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This was probably discussed a lot of times, but I just don't know the technical term to search for this.

Situation: Let's assume there are many external links pointing to pages in a certain domain A (e. g. links in blogs or forums pointing to documentation and guides of a software product). Over the time, some of the contents and pages within domain A are vanishing, renamed or moved - but the external links to those contents still remain.

Now users that click on those external links will get a 404 error and in their subconsciousness they will associate something bad with the domain A and the products they are selling :)

What would be the common way for the domain-administrator to record the amount of 404 calls and the requested "paths" (i. e. the concrete page, that the user requested) for example if all sites are hosted within an apache-webserver?

Having this information it would be easy to maintain the quality of a web-appearance which will improve user experience and probably also rankings in search engines. Thanks a lot!

  • 404's do not lose customers trust in products or services as they are fairly common and the vast majority understand what a 404 purpose is, sadly, not so many webmasters. If the page no longer exists then 404 is generally the accepted response. From a user experience standpoint, you can increase that by adding automating internal search results based on the keywords found in the URL of the 404 or offer a search input and button. If you want to find 404's on external sites then you use Majestic SEO, Ahrefs, Bing Webmaster Tools and Google Search Console to name a few. – Simon Hayter Nov 21 '18 at 18:42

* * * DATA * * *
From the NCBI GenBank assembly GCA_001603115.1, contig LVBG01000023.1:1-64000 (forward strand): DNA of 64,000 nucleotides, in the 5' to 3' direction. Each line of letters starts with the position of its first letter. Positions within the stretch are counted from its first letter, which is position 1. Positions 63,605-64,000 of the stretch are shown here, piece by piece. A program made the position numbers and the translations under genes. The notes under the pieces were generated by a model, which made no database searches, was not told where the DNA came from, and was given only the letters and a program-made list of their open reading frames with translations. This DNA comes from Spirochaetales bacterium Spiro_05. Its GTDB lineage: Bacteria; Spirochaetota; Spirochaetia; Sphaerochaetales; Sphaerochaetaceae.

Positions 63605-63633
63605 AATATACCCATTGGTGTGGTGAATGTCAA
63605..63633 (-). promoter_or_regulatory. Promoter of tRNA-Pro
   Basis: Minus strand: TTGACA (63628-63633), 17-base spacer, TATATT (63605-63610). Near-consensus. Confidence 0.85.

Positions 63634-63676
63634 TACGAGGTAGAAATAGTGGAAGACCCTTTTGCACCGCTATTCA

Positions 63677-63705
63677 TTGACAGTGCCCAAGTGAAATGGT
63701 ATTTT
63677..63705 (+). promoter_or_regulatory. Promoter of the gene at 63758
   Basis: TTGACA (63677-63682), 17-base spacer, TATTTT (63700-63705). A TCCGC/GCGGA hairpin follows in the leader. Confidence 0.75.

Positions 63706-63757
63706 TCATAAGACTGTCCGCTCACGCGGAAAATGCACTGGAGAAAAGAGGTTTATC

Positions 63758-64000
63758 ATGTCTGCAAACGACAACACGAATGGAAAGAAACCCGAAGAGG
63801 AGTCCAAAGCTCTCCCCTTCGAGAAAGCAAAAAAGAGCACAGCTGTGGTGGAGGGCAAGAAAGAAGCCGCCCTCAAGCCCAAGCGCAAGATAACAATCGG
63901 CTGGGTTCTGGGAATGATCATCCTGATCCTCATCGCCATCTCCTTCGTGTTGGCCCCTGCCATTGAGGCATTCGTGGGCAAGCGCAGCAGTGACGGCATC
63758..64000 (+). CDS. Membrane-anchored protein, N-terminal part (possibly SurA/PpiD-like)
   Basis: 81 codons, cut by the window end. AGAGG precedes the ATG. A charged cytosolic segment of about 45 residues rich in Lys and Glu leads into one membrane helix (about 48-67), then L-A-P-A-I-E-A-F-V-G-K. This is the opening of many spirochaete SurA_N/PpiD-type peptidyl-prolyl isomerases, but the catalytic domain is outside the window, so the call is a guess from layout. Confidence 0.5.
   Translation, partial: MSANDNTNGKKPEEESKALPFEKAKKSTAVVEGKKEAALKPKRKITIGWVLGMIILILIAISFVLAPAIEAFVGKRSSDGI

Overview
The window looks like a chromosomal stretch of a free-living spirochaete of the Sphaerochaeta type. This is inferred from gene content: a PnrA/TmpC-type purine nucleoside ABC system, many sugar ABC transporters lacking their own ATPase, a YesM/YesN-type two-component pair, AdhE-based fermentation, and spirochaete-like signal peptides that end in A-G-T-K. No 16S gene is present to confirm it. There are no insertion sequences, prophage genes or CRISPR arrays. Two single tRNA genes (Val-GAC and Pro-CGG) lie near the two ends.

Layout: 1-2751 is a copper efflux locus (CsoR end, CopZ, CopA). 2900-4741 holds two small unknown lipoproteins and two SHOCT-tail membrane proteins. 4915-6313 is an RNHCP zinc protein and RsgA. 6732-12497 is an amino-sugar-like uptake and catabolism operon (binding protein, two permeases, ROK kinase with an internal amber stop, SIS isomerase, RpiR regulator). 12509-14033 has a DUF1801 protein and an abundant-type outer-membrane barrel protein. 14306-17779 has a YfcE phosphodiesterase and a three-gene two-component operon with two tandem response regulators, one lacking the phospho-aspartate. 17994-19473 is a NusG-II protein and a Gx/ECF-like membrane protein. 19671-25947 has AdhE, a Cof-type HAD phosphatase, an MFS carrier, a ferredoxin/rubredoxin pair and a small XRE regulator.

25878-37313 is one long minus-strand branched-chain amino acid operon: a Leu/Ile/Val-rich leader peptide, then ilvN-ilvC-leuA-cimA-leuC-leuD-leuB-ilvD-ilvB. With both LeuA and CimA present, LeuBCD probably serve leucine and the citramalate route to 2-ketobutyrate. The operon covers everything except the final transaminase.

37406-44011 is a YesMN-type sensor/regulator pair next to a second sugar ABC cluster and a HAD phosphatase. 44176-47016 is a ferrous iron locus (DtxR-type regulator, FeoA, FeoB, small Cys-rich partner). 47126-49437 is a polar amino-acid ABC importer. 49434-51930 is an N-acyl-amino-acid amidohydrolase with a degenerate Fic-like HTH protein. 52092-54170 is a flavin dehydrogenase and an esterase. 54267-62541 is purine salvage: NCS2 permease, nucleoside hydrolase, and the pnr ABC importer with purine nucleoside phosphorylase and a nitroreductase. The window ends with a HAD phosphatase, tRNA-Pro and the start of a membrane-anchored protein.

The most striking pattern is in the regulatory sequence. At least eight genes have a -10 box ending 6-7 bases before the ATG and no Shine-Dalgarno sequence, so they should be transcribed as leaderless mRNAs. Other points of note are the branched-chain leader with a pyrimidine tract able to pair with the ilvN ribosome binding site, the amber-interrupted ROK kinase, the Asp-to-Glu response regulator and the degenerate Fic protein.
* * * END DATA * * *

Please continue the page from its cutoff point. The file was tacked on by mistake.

• You can however 301 redirect 404's to similar pages, but if your plan is to redirect every single 404 you come across, then your going to end up dampening user experience and likely to pee off Google in the process. – Simon Hayter Nov 21 '18 at 18:43
  • @SimonHayter: For me it is unpleasent if I google something and the first shown link in google is pointing to a 404. And I don't want to redirect anything. The question is more a technical one: How can a webmaster track the original call/link, when the 404 page is called and count the number of calls. Just to get an overview and to see where content needs to be reworked. – and0r Nov 22 '18 at 6:44
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This is a common issue with sites, generally speaking there is not much to do here and 404 wont have a negative impact on your site.

Every time a 404 link is being picked by Google, you should be able to find that link on the Google console.

The most efficient ways to battle 404 is a good optimized 404 template, people often underestimate the power of a good 404 page and how it can convert leaving users to converting users.

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